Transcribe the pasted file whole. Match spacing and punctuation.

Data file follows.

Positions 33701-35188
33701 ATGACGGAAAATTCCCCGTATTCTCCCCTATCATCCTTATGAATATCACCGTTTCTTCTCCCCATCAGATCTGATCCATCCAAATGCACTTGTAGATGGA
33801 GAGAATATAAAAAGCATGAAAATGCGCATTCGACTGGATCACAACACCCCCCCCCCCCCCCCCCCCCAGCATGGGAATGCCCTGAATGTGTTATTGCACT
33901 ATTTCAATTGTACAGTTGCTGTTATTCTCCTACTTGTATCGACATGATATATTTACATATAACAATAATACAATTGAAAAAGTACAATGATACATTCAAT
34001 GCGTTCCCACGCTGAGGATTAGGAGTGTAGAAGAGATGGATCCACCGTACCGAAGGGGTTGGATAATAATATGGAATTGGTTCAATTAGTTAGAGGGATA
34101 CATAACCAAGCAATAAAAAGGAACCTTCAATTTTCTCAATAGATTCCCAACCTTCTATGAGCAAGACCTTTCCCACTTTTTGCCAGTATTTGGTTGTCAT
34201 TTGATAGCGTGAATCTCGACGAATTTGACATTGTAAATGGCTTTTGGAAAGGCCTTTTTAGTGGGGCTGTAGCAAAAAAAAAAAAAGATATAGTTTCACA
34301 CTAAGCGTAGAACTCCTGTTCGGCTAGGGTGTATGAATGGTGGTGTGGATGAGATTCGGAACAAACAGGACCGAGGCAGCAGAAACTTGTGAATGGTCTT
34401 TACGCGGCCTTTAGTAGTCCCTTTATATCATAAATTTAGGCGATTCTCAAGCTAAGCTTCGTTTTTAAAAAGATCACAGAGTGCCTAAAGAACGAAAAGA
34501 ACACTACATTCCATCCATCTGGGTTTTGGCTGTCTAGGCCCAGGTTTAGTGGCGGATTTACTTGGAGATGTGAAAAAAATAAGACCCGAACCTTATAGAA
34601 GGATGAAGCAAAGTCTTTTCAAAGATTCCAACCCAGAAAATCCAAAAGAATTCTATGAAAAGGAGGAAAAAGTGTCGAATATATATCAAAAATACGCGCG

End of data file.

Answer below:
Positions 33701-35188
33701 ATGACGGAAAATTCCCCGTATTCTCCCCTATCATCCTTATGAATATCACCGTTTCTTCTCCCCATCAGATCTGATCCATCCAAATGCACTTGTAGATGGA
33801 GAGAATATAAAAAGCATGAAAATGCGCATTCGACTGGATCACAACACCCCCCCCCCCCCCCCCCCCCAGCATGGGAATGCCCTGAATGTGTTATTGCACT
33901 ATTTCAATTGTACAGTTGCTGTTATTCTCCTACTTGTATCGACATGATATATTTACATATAACAATAATACAATTGAAAAAGTACAATGATACATTCAAT
34001 GCGTTCCCACGCTGAGGATTAGGAGTGTAGAAGAGATGGATCCACCGTACCGAAGGGGTTGGATAATAATATGGAATTGGTTCAATTAGTTAGAGGGATA
34101 CATAACCAAGCAATAAAAAGGAACCTTCAATTTTCTCAATAGATTCCCAACCTTCTATGAGCAAGACCTTTCCCACTTTTTGCCAGTATTTGGTTGTCAT
34201 TTGATAGCGTGAATCTCGACGAATTTGACATTGTAAATGGCTTTTGGAAAGGCCTTTTTAGTGGGGCTGTAGCAAAAAAAAAAAAAGATATAGTTTCACA
34301 CTAAGCGTAGAACTCCTGTTCGGCTAGGGTGTATGAATGGTGGTGTGGATGAGATTCGGAACAAACAGGACCGAGGCAGCAGAAACTTGTGAATGGTCTT
34401 TACGCGGCCTTTAGTAGTCCCTTTATATCATAAATTTAGGCGATTCTCAAGCTAAGCTTCGTTTTTAAAAAGATCACAGAGTGCCTAAAGAACGAAAAGA
34501 ACACTACATTCCATCCATCTGGGTTTTGGCTGTCTAGGCCCAGGTTTAGTGGCGGATTTACTTGGAGATGTGAAAAAAATAAGACCCGAACCTTATAGAA
34601 GGATGAAGCAAAGTCTTTTCAAAGATTCCAACCCAGAAAATCCAAAAGAATTCTATGAAAAGGAGGAAAAAGTGTCGAATATATATCAAAAATACGCGCG